A trained theoretical physicist, Carter devoted his wide-ranging knowledge to government service.
November 2, 2022
Ashton Carter. Photo taken from MIT News.
Ashton Carter. Photo from MIT News.

Ashton Carter, former U.S. Secretary of Defense and a lifelong advocate of technological innovation who applied his training as a physicist toward public policy, died of a heart attack on Octover 24 in Boston. He was 68.

As secretary of defense in the Obama administration, Carter was best known for opening the way for women in the military to take on combat roles and for transgender people to serve. He engaged with MIT in a variety of roles throughout his career, including as a member of the executive committee of the MIT Corporation, the Institute’s board of trustees, and as a member and chair of the advisory board of MIT Lincoln Laboratory.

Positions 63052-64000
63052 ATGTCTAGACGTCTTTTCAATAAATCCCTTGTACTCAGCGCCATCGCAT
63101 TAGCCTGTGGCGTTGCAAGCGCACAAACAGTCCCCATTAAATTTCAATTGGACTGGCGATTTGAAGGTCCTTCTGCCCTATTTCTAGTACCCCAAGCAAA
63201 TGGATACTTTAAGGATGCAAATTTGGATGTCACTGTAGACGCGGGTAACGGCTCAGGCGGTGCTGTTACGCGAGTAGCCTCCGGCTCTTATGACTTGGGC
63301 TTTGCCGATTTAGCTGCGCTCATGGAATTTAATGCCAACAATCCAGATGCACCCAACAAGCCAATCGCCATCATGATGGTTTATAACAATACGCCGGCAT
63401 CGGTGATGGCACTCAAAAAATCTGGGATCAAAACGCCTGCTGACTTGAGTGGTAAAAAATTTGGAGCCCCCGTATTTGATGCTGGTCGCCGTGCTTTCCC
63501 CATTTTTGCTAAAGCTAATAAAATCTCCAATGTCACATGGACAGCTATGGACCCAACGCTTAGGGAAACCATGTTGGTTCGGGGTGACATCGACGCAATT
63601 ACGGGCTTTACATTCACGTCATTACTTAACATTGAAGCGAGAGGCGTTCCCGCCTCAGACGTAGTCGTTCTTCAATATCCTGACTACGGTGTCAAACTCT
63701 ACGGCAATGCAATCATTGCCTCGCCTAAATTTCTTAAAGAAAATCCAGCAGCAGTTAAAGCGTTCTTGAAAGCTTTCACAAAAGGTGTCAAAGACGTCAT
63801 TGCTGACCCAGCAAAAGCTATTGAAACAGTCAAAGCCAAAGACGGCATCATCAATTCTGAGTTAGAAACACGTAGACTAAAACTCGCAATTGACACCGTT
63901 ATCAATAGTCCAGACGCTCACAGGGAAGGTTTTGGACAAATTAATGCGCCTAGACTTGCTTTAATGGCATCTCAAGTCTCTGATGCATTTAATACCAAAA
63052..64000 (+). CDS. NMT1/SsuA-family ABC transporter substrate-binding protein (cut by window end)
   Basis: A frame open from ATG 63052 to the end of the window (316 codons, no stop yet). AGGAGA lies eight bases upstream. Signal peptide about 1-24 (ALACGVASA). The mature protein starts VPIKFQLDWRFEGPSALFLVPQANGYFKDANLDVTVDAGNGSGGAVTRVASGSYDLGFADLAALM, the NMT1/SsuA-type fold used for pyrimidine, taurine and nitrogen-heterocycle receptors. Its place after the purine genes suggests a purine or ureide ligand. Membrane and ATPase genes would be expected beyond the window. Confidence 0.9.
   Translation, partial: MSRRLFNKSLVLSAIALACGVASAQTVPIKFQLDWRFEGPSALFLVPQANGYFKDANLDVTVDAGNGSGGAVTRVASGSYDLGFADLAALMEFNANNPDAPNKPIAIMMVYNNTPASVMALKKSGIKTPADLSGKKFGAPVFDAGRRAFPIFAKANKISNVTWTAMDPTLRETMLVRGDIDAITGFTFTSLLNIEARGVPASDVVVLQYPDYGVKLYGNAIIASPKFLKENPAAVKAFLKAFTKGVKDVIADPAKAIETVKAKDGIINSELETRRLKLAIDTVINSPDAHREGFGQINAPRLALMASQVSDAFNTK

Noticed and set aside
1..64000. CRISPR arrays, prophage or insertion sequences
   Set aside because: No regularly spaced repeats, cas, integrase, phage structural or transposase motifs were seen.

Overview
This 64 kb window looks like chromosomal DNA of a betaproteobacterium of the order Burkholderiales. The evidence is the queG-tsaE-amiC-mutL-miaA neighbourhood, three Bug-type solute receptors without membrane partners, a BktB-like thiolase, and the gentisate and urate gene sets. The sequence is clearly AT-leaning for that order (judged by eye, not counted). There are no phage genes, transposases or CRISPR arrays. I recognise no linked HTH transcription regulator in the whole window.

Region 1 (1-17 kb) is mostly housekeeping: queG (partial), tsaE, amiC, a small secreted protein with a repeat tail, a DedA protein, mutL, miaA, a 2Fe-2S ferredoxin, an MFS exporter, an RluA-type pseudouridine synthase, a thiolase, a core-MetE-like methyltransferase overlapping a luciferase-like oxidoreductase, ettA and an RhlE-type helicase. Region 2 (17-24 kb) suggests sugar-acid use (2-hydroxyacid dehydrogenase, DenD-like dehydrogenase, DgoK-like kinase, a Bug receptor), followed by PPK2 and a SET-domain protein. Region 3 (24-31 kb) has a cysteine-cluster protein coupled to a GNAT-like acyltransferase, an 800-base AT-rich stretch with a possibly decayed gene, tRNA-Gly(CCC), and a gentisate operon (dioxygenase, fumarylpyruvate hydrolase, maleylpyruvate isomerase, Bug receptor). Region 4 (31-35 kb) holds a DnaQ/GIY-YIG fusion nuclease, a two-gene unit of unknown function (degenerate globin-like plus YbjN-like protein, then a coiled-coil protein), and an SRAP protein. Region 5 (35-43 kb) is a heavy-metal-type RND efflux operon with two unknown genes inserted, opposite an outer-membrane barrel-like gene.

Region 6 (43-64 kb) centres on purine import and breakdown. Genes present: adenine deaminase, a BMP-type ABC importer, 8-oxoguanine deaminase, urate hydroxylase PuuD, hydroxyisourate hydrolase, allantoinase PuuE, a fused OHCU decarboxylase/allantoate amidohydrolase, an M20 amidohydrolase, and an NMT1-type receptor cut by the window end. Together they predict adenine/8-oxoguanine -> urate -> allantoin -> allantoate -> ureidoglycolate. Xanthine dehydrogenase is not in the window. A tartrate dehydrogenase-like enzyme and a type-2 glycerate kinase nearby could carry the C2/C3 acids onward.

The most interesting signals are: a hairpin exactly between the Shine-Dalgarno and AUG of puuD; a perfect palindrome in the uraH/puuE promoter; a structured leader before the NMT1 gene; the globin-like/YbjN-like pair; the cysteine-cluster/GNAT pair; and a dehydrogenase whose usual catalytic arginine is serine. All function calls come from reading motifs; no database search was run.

“Above all, Ash was a spectacular leader and a citizen-servant,” MIT President L. Rafael Reif says. “When I first met him — years ago, on the Lincoln Laboratory advisory board — what stood out immediately was his intellect: Ash was brilliant, and that’s saying something at MIT. But what I quickly came to admire most about him is that, in the best MIT tradition, his brilliance was matched by his down-to-earth manner, humility, warmth, and generosity.”